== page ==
Relu land use projects:Angling in the Rural EnvironmentThis project focuses on the role that angling, as a leisure activity,plays in the economy and the UK countryside. Angling is seen asimportant for rural employment, but rivers are under pressurefrom a whole range of human activities so their ability to sustainflora and fauna may be at risk. This project analyses the complexnatural and socio-economic inter-linkages between river, fishing,biodiversity and institutions of governance and practice. Theresults will be used to inform policy on integrated development ofthe rural river environment.Principal Investigator: Elizabeth Oughton, Newcastle University.Other institutions: Aberystwyth University; University ofDurham; University of Hull.Research team: Chris Bear; Damien Bubb; Jonathan Bolland;Louise Bracken; Michael Carrithers; Sally Eden; Martyn Lucas; JaneWheelock; Geoff Whitman.Catchment Management for Protection ofWater ResourcesReductions in water pollution have so far mainly been achievedthrough regulation and investment in waste water treatment, butthe underlying water quality problem in much of the UK remainsdiffuse pollution derived from current and past land use plusatmospheric deposition. Best management practices and buffersthat protect water courses and recharge zones can achieve much,but ultimately changes in land use may be needed in the worstaffected areas. This project looks at the means, the governanceneeds, and the costs and benefits of alternative approaches,drawing on an analysis of international experience andinvestigation of two UK case study catchments.Principal Investigator: Laurence Smith, University of London(SOAS).Other institutions: University of East Anglia; University of Kent;Cornell University and New York State Water Resources Institute;New York State Department of Environmental Conservation.Research team: Alastair Bailey; David Benson; Patricia Bishop;Dylan Bright; Marco Civitareale; Hadrian Cook; Jonathan Hillman;Kevin Hiscock; Alex Inman; Andrew Jordan; Tobias Krueger;Jennifer Morley; Keith Porter, Mary Jane Porter; Yuan Zhou.Collaborative Deer ManagementThere are many associated costs and benefits in the managementof deer. Deer management creates jobs for stalkers on forestryand sporting estates and people in the meat industry, and deercreate particular landscapes that attract tourists. However in someareas, high deer numbers cause damage to sensitive habitats, tocrops and gardens and cause road traffic accidents. Thereforethere are many different attitudes to deer and conflicts on howbest to manage them. This project is investigating how wellpeople involved in deer management work together and how thiscan be improved so that the benefits are maximised whilst thecosts are minimised.Principal Investigator: Justin Irvine, Macaulay Institute.Other institutions: Forest Research; University of Aberdeen;University of Edinburgh; University of St. Andrews; University ofKent; University of YorkResearch team: Helen Armstrong; Zoe Austin; Norman Dandy;Stefano Fiorini; Liz O’Brien; Brenda Mayle; Douglas Macmillan;Sharon Philip; Louise Ross; Jim Smart; Amy Turner; Rehema White;Piran White; Steve Yearley; Rene Van der Val.The Effects of Scale in Organic AgricultureA move to organic farming can have significant effects on wildlife,soil and water quality, as well as changing the ways in which foodis supplied, the economics of farm business and indeed theattitudes of farmers themselves. This project addresses two keyquestions: firstly, what causes organic farms to be arranged inclusters at local, regional and national scales, rather than be spreadmore evenly throughout the landscape, and secondly, how theecological, hydrological, socio-economic and cultural impacts oforganic farming may vary due to neighbourhood effects at avariety of scales.Principal Investigator: Sigrid Stagl, University of Sussex.Other institutions: Cranfield University; The Organic ResearchCentre – Elm Farm; Henry Doubleday Research Association;Macaulay Institute; University of Cambridge; University of Leeds;University of Manchester.Research team: Tim Benton; Stephen Carver; Ben Davies; GarethDavies; Helen Durham; Doreen Gabriel; Richard Godwin; LauraHathaway-Jenkins; William Kunin; Unai Pascual; Bruce Pearce; DanRigby; Steven Sait; Ruben Sakraban; Ulrich Schmutz; Lee-AnnSutherland.Energy Production on Farms Through Anaerobic DigestionThis project is examining the potential for the development ofanaerobic digestion on farms, and the contribution that this couldmake to diversification of agricultural practice by enhanced landuse planning for bioenergy production. The research addressesthe policy issues, both within the broader European Communityand the UK, to identify the drivers and obstacles that couldstimulate or inhibit the development of on-farm digestion as partof a wider strategy for rural development.Principal Investigator: Charles Banks, University ofSouthampton.Other institutions: University of Reading.Research team: Laura Clements; Donna Clarke; Philip Jones; GuyPoppy; Andrew Salter; Alan Swinbank; Richard Tranter.Impacts of Increasing Land Use Under Energy CropsFuture policies are likely to encourage more land use under energycrops: principally willow, grown as short rotation coppice, andmiscanthus, a tall, exotic grass. These crops will contribute to theUK’s commitment to reduce CO2 emissions. However, it is notclear how decisions about appropriate areas for growing the crops,based on climate, soil and water, should be balanced againstimpacts on the landscape, social acceptance, biodiversity and therural economy. This project integrates social, economic,hydrological and biodiversity studies in an interdisciplinaryapproach to develop a scientific framework for sustainabilityappraisal of the medium and long term conversion of land toenergy crops.Principal Investigator: Angela Karp, Rothamsted Research.Other institutions: CEH Wallingford; Game and WildlifeConservation Trust, University of East Anglia; University of Exeter.Research team: Katy Appleton; Eleanor Blyth; David Bohan; AlanBond; Allan Butler; Mark Cunningham; Trudie Dockerty; JohnFarrar; Jon Finch; Alison Haughton; Edie Jolie; Andrew Lovett;Victoria Mallott; Giles Martin; Dave McNeil; Mark Mallott; AndrewRiche; Paul Rosier; Rufus Sage; Ian Shield; Gilla Sünnenberg; MartinTurner; Geoff Wicks.Implications of a Nutrition Driven Food Policy forthe CountrysideHealthy eating is the mantra of the moment but are there ways inwhich we could enhance the nutritional qualities of the food weeat, and what would the effect be for the countryside if we all tookon board the government’s healthy eating advice? This project isinvestigating whether the type of pasture cattle graze on affectsthe fats in their meat, whether growing soft fruit and salad cropsunder new ultra-violet transparent film enhances the levels ofantioxidants that can reduce cancer and what the consumerdemand might be for such products.Principal investigator: Bruce Traill, University of ReadingResearch team: Mattieu Arnoult; Nicholas Battey; Laurie Butler;Stephanie Chambers; Eddie Deaville; Ian Givens; Michael Gordon;Paul Hadley; Kate Harvey; Philip John; Philip Jones; Kirsty Kleim;Alexandra Lobb; Julie Lovegrove; Paulina Macias; MarioMazzocchi; Rebecca Morgan; Simon Mortimer; Matthew Ordidge;Alan Poots; Richard Tiffin; Richard Tranter; Joseph Tzanopoulos;Eleni Vysini; Alexandra WagstaffeImproving the Success of Agri-environment SchemesAgri-environment schemes are intended to improve naturalhabitats but the results are mixed. This project is a five year studyof how well wildlife habitats are created under such schemes, andwhether training for farmers improves the outcomes.Principal Investigator: James Bullock, CEH Wallingford.Other institutions: University of Exeter; University of Reading.Research team: Richard Broughton; Stephanie Harris; ShelleyHinsley; Matt Lobley; Morag McCracken; Simon Mortimer; RichardPywell; Eirini Saratsi; Ruth Swetnam; Michael Winter.Integrated Management of FloodplainsRecent flood events in Britain have heightened interest in exploringsolutions that can join up multiple objectives such as managingflood risk, water resource management, enhanced biodiversity,enjoyment of the countryside, and support to rural livelihoods.The project is addressing these issues and re-examining a selectionof agricultural flood defence schemes, previously studied by theresearch team in the 1980s, to identify and explain changes inland and water management that have occurred over the last40 years.Principal Investigator: Joe Morris, Cranfield University.Other institutions: Open University; River Restoration Centre;Ecological Solutions.Research team: Andy Blowers; Quentin Dawson;Tonny de Vries; David Gowing; Tim Hess; Peter Leeds-Harrison;Jenny Mant; Ben Moore; Helena Posthumus; Jim Rouquette;Paul Trawick; Graham Tucker.14Rural Economy and Land Use ProgrammeLandmarks for Policy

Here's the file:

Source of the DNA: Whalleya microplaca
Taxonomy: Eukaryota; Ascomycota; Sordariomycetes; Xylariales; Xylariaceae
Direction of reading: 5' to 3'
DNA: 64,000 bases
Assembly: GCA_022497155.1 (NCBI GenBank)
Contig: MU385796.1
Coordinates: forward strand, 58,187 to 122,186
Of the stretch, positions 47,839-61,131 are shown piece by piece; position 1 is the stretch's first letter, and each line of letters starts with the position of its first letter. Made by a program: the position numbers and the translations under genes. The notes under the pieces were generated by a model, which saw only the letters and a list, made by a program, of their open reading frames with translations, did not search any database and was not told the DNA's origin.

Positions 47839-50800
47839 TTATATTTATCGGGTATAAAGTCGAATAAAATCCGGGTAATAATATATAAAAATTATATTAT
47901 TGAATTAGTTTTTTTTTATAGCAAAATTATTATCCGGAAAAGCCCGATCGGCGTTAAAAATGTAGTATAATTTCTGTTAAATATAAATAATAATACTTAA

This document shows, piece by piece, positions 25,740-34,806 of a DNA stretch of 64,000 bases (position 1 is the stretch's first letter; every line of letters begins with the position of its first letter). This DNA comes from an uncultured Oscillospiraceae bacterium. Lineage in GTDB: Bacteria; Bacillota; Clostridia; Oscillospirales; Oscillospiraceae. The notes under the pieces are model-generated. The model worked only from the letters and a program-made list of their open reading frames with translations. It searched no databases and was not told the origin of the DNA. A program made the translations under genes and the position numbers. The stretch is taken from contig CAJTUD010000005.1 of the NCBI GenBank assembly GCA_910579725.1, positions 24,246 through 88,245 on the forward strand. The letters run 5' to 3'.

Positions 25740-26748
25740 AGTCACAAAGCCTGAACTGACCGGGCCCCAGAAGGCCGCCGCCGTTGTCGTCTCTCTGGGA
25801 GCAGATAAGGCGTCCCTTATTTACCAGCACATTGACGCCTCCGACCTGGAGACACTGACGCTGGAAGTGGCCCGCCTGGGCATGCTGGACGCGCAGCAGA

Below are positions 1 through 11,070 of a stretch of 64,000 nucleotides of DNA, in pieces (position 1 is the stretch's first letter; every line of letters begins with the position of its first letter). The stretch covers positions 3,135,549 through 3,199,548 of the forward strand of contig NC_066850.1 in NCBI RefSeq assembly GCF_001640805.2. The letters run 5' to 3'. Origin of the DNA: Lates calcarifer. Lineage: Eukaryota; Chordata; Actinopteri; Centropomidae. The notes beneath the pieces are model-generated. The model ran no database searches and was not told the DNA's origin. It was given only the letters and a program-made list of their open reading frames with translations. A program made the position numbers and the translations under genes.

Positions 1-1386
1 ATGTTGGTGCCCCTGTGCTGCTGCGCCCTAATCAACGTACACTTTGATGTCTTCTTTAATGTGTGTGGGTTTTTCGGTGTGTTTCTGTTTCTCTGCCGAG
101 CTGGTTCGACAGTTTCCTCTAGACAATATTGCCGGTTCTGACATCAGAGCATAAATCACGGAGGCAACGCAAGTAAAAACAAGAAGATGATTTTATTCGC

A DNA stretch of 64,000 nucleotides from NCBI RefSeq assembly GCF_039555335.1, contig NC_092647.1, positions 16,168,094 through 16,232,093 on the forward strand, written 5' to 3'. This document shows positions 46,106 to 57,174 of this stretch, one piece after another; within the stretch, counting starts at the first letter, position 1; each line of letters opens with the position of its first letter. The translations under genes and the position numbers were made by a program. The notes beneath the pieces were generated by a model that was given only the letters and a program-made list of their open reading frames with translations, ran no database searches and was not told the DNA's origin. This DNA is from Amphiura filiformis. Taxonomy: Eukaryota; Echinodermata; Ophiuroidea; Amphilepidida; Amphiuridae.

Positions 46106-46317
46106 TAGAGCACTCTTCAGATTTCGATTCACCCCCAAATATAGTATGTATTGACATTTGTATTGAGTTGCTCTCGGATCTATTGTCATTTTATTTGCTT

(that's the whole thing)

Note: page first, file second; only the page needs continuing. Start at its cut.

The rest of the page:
Management Options for Biodiverse FarmingIn this project, natural and social scientists are looking at the social,economic and political factors underlying farming practice, andthe implications for biodiversity when farmers decide to changewhat they do or how they do it. They are using ecological modelsto predict how key biodiversity indicators such as weeds and birdswill respond to the way the land is managed.Principal Investigator: Bill Sutherland, University of Cambridge.Other institutions: British Trust for Ornithology; CranfieldUniversity; University of East Anglia; University of Reading;University of Sheffield.Research team: Phil Atkinson; Eric Audsley; Alison Bailey;Ira Cooke; Rob Freckleton; Anil Graves; Elizabeth Mattison; JoeMorris; Ken Norris; Simon Queenborough; Daniel Sandars; GavinSiriwadena; Phil Strachan; Paul Trawick; Juliet Vickery;Andrew Watkinson.Merits of Consuming Vegetables Produced Locallyand OverseasIs importing food always a bad thing? This project is researchingthe advantages and disadvantages of consuming locally producedfruit and vegetables as opposed to fruit and vegetables producedoverseas. Social and natural scientists are considering a range ofrelevant factors: greenhouse gas emissions, local employment,consumer perception of relevant attributes, nutritional quality ofproduce and community characteristics relating to localfood cultures.Principal Investigator: Gareth Edwards-Jones, Bangor University.Other institutions: Centre for Ecology and Hydrology,University of Surrey, Makerere University, UgandaResearch team: Llorenc Mila i Canals; Anna Croft; Paul Cross;Graham Day; Rhiannon Tudor Edwards; Barry Hounsome; IanHarris; Almudina Hospido; Natalia Ivashikina; David Jones;Georgia Koerber; Philip Nyeko; Claire Paisley; Deri Tomos;Monica Truninger; Andrew Wilson; Elizabeth YorkModelling the Impacts of the Water Framework DirectiveThis project brings together hydrology, economics and otherdisciplines to examine both the physical impacts of the EU WaterFramework Directive upon rivers and how the changes in land useneeded to achieve a reduction in pollutants in water are likely toimpact upon already fragile farming communities. The projectalso applies a variety of innovative techniques to attempt to valuethe likely benefits of improving outdoor water quality.Principal Investigator: Ian Bateman, University of East Anglia.Other institutions: Askham-Bryan College; CEH Wallingford;Cranfield University; University of Manchester; University ofAberystwyth; Virje Universiteit, Amsterdam.Research team: Eric Audsley; Sandra Barns; Rodney Beard; AmyBinner; Roy Brouwer; Emma Coombes; John Crowther; HelenDavies; Brett Day; Amelie Deflandre-Vlandas; Silvia Ferrini; CarloFezzi; David Hadley; Danyel Hampson; Stephanie Hime; MichaelHutchins; Andrew Jones; David Kay; Graham Leeks; Mervyn Lewis;Andrew Lovett; Colin Neal; Kerry Pearn; Paulette Posen; Dan Rigby;Daniel Sandars; Marije Schaafsma; Carl Stapleton; Dawn Turnbull;Kerry Turner; Bruce Willoughby.Social and Environmental Inequalities in Rural AreasThis project is examining patterns of inequality in the distributionof social, economic and environmental goods and services in ruralareas. They are considering how methods for measuring inequalitydiffer within the natural and social sciences and exploring ways toresolve these differences and find a common approach. Havingidentified inequalities the team will be focusing on their implications,considering whether they can be regarded as unfair, and consultingwith local residents about their perceptions of local inequalityand injustice.Principal Investigator: Meg Huby, University of York.Research team: Steve Cinderby; Annamarieke de Bruin;Piran White.The Sustainability of Hill FarmingMoorland ecosystems are particularly fragile. This project isinvestigating how we can manage them in a way that deliverssustainable hill farming communities while also protecting theenvironment. Taking the Peak District as a case study, theresearchers are examining how farmers respond to policy changesand how they can design business plans to cope with such changesmost effectively. The team is developing new modelling tools forexamining the dynamics of moorland change across wholelandscapes, how the actions of one farmer affect those ofneighbours and how upland bird species rely on a diversity ofhabitats across the landscape.Principal Investigator: Paul Armsworth, University of Sheffield.Other institutions: Moors for the Future; University ofNottingham; University of Stirling.Research team: Szvetlana Acs; Aletta Bonn; Martin Dallimer;Kevin Gaston; Nick Hanley; Phil Robertson; Dugald Tinch;Paul Wilson.Sustainable and Safe Recycling of Livestock WasteDairy and beef farmers provide consumers with reliable sources ofmilk and meat but can we be sure that the animal waste is disposedof safely and without environmental and social risks? This projectis investigating current perceptions of farmers, retailers, consumersand local downstream industries, such as tourism and shell fisheries,about pathogen transfers to the food chain. Changes inmanagement practices could help to address the problem, and afarm-scale risk assessment tool is being developed to assess this.The project is determining the impacts of such changes on farmcosts, and the potential costs to other stakeholder groups and theregion as a whole.Principal Investigator: Dave Chadwick, Institute of Grasslandand Environmental Research.Other institutions: University of Exeter, Lancaster University.Research team: Rob Fish; Louise Heathwaite; Chris Hodgson;David Oliver; Michael Winter.Sustainable Uplands: Learning to Manage Future ChangeThis project combines knowledge from local stakeholders,policymakers and social and natural scientists to anticipate,monitor and sustainably manage rural change in UK uplands. Theresult will be a choice of options to address future challenges thatcould never have been developed by any group alone. Factorsdriving future change are modelled with computers to developdetailed pictures of possible future social, economic andenvironmental conditions. Stakeholders and researchers thenidentify strategies that could help protect and enhance futurelivelihoods and the environment and evaluate them throughcomputer models, site visits and other participatory methods.Principal Investigators: Klaus Hubacek and Mark Reed,University of Leeds.Other institutions: University of Aberdeen; University ofDurham; University of Sheffield.Research team: Nesha Beharry; Aletta Bonn; Sarah Buckmaster;Tim Burt; Dan Chapman; Pippa Chapman; Gareth Clay; StephenCornell; Andy Dougill; Evan Fraser; Jenny Hodgson; Joseph Holden;Brian Irvine; Nanlin Jin; Michael Kirkby; Bill Kunin; Oliver Moore;Christina Prell; Claire Quinn; Jan Sendzimir; Sigrid Stagl; LindsayStringer; Mette Termansen; Fred Worrall.Testing a Community Approach to Catchment ManagementThis project investigates a specific catchment – Loweswater in theLake District – and looks at how scientists, institutional stakeholders,farmers and residents can share expertise and work togetherpositively for the benefit of their environment. They areconsidering questions such as whether the current “carrot andstick” initiatives are the best option to ensure that landownerslook after the environment, and whether involving local peoplemore in decision making and using their local knowledge andexpertise would be a viable approach.Principal Investigator: Claire Waterton, Lancaster University.Other institutions: CEH Lancaster.Research team: Kenneth Bell; Stephen Maberly; Lisa Norton;Judith Tsouvalis; Nigel Watson.Understanding Environmental Knowledge ControversiesScientists, and those who use their work, are having to think againabout how science should inform democratic decision-makingand the role of public engagement in this process. Taking theexample of flood risk management, this project examines howand why the scientific practice of hydrological modelling becomessubject to scientific dispute and public controversy, and with whatconsequences for public policy. With hydrological models nowcapable of connecting local flood events to land managementpractices at catchment scale, the project is developing ‘competencygroups’ as a new method for bringing the knowledge of localpeople with experience of flooding to bear on the modelling offlood risk.Principal Investigator: Sarah Whatmore, University of Oxford.Other institutions: University of Durham; Newcastle University;University of East Anglia.Research team: Susan Bradley; Andrew Donaldson; CatharinaLandstrom; Stuart Lane; Anders Munk; Nick Odoni; Neil Ward;Geoff Whitman; Penny Widdison.Rural Economy and Land Use ProgrammeLandmarks for Policy15